Acrophobia is described as an uncontrollable, irrational, and often crippling fear of heights. I’m not sure if this concept has an opposite — acrophilia, maybe? Love of heights? — but that’s how I’d describe anyone brave (crazy?) enough to go for a dip at the Devil’s Pool.
The Devil’s Pool is a natural swimming hole surrounded by just-below-the-surface rocks at the top of Africa’s Victoria Falls, right at the edge of the 108-meter falls on the Zambezi River. When I say right at the edge, I don’t mean near the edge, or sort of close to the falls, or in the grass next to the falls — I mean it is on the edge of the falls.
Just looking at pictures of the tourists who’ve gone there makes me a bit light headed. I know myself well enough to know that I could never, ever get in that water — but the photos from those braver than I are absolutely stunning. No, these aren’t photoshopped. It’s allegedly very safe, but I can’t help but think that those who scoot out over the edge for a once-in-a-lifetime photograph are really pushing their luck.
Are you brave enough to dive in?
A few weeks ago I heard Josh Swiller speak about his new memoir on NPR, and I’ve been meaning to mention it ever since. The Unheard: A Memoir of Deafness and Africa is Swiller’s account of his experiences as a hearing-impaired American serving in the Peace Corps in Zambia. Sick of feeling like an outsider as a deaf man in the U.S., Swiller headed to Africa, where he was placed in the remote village of Mununga. He was the first white man to live in the impoverished community, and also the first person there with a hearing aid.
Swiller’s travels to Africa was much more than a do-good trip. His true journey was an inner one, during which he learned “just to be grateful for each moment.” His primary assignment to dig wells soon became secondary to more pressing needs of the village that he called home for two years. Swiller has received much praise for his debut memoir, a gripping account of an experience that was much more than cultural immersion. You can read one review here, from our friends at World Hum.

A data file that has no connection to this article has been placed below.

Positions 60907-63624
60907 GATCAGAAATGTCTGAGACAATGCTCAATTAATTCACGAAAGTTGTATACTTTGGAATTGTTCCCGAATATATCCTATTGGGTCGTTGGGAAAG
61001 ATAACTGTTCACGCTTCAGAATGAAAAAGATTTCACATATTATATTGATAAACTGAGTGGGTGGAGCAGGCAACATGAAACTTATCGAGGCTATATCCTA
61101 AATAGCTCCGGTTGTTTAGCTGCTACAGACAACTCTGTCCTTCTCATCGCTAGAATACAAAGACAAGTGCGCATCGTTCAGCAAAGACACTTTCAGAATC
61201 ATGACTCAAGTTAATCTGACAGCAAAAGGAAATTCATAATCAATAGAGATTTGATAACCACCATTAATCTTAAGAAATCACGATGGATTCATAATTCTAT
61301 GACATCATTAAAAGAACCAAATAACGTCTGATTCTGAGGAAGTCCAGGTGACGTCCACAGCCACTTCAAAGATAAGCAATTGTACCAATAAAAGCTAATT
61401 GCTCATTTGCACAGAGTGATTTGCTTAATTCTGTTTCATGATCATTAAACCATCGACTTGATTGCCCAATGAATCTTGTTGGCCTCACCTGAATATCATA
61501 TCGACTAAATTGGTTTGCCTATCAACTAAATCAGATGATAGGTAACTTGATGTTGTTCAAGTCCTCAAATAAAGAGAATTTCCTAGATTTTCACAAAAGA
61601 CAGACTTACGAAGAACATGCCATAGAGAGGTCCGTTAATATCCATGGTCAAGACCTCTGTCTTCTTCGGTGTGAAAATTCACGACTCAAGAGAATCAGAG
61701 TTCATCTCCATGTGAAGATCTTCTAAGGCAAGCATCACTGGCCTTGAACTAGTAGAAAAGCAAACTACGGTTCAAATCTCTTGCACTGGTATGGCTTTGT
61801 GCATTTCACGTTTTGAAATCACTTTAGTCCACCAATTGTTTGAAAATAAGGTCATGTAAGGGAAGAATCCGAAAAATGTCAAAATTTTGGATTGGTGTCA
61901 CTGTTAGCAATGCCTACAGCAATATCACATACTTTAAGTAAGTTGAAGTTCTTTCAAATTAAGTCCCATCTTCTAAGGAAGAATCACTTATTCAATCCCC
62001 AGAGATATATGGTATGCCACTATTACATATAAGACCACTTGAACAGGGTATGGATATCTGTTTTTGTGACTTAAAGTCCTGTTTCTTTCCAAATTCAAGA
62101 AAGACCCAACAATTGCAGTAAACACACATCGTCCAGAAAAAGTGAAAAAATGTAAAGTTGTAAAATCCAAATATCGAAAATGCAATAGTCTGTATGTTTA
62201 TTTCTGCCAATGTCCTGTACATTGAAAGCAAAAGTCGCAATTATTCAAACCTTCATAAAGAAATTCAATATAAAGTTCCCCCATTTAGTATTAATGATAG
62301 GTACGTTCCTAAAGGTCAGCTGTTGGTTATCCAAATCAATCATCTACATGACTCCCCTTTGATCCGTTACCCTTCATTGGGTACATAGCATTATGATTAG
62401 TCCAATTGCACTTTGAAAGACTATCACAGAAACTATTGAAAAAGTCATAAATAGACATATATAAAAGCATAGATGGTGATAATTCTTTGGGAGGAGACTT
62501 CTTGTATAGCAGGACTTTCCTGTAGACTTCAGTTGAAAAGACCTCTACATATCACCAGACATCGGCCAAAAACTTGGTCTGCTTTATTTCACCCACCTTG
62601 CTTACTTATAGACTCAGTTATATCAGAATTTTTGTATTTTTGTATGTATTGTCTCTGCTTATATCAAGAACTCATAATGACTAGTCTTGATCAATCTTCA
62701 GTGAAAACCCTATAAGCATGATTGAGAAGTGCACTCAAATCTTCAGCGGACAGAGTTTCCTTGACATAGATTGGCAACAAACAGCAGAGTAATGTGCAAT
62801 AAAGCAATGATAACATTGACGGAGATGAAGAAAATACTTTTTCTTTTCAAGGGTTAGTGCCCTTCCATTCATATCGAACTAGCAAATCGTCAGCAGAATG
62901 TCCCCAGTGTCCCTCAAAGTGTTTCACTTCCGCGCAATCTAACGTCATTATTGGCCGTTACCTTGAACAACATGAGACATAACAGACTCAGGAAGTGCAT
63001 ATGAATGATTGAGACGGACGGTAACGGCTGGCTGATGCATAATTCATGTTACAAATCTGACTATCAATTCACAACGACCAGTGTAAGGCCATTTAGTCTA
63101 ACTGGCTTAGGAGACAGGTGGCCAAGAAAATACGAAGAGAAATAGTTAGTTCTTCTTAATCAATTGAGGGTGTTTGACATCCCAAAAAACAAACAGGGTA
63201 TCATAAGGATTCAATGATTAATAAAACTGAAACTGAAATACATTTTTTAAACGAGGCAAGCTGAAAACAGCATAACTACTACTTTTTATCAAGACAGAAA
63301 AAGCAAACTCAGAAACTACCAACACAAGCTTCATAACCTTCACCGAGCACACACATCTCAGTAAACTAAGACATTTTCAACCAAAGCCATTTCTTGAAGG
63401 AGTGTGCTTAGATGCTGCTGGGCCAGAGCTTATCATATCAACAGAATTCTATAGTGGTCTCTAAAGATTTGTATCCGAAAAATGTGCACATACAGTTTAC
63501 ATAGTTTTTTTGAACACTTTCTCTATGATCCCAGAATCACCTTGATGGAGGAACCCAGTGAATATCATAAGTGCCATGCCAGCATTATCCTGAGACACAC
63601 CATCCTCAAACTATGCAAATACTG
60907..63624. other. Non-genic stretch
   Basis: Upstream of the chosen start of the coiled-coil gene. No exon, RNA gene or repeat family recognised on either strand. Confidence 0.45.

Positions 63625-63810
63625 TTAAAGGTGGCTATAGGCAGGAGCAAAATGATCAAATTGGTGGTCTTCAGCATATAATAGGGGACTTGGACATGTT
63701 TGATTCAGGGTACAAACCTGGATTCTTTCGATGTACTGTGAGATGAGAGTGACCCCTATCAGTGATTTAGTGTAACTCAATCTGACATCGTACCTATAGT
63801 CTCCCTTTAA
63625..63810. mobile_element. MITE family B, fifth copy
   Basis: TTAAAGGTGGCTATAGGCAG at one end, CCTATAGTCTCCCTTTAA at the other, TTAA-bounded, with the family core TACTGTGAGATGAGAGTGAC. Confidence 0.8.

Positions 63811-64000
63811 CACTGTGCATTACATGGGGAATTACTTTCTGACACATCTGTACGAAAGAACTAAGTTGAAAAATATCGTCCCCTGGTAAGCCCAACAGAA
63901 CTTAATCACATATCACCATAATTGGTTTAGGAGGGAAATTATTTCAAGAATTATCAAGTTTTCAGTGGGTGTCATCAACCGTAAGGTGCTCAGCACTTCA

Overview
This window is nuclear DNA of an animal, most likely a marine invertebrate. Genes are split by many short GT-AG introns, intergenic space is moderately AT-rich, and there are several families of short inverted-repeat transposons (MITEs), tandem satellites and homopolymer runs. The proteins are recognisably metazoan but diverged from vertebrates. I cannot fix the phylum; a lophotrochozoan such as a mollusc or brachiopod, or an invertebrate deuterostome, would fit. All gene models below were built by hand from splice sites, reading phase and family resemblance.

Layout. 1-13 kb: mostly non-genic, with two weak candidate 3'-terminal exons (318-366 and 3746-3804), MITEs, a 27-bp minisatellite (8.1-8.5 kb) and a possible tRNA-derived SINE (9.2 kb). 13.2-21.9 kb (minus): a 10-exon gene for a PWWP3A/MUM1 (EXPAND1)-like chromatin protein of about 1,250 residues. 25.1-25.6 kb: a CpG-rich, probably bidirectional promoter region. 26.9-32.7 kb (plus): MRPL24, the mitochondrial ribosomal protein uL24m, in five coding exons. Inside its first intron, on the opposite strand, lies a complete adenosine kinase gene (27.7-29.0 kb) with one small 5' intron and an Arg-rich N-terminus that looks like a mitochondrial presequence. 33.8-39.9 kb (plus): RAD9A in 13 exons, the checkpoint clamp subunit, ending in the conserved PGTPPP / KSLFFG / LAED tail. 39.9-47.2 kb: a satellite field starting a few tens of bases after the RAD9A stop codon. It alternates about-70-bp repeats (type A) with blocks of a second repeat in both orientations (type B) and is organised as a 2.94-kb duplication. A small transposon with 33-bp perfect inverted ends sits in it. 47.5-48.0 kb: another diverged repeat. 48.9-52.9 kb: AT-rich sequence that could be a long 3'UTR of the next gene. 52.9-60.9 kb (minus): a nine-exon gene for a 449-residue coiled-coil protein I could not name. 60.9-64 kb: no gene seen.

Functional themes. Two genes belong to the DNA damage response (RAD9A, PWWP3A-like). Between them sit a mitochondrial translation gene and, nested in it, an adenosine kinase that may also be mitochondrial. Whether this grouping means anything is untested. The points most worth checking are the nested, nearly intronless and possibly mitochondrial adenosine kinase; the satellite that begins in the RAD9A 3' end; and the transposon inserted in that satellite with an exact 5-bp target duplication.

One of the items of my must-do list is rafting the Zambezi. Not that I am particularly into adrenaline sports, but this African adventure sounds amazing. I hear that Zambia is trying to market itself as the adrenaline-sports center of Africa, with rafting, bungee-jumping, climbing and such and it has become quite touristy. I wonder how Hemingway would feel about this “new Africa”. Since hunting for lions is no longer acceptable for Western tourists, I guess he would have to settle for white-water rafting.
The Zambezi River and the gorges below the Victoria Falls are classified as Grade 5, but a few portions are classified even higher – Grade 6: unrunnable. July-March are supposed to be the best months to go because the river is fairly low and more rapids can be done. Although Zambia does not publish a list of casualties, people who have done it say that it was, at times, a near-death experience. (Those might just be the people imagining the rare underwater encounters with hippos and crocodiles).
Any insights from anyone who has been?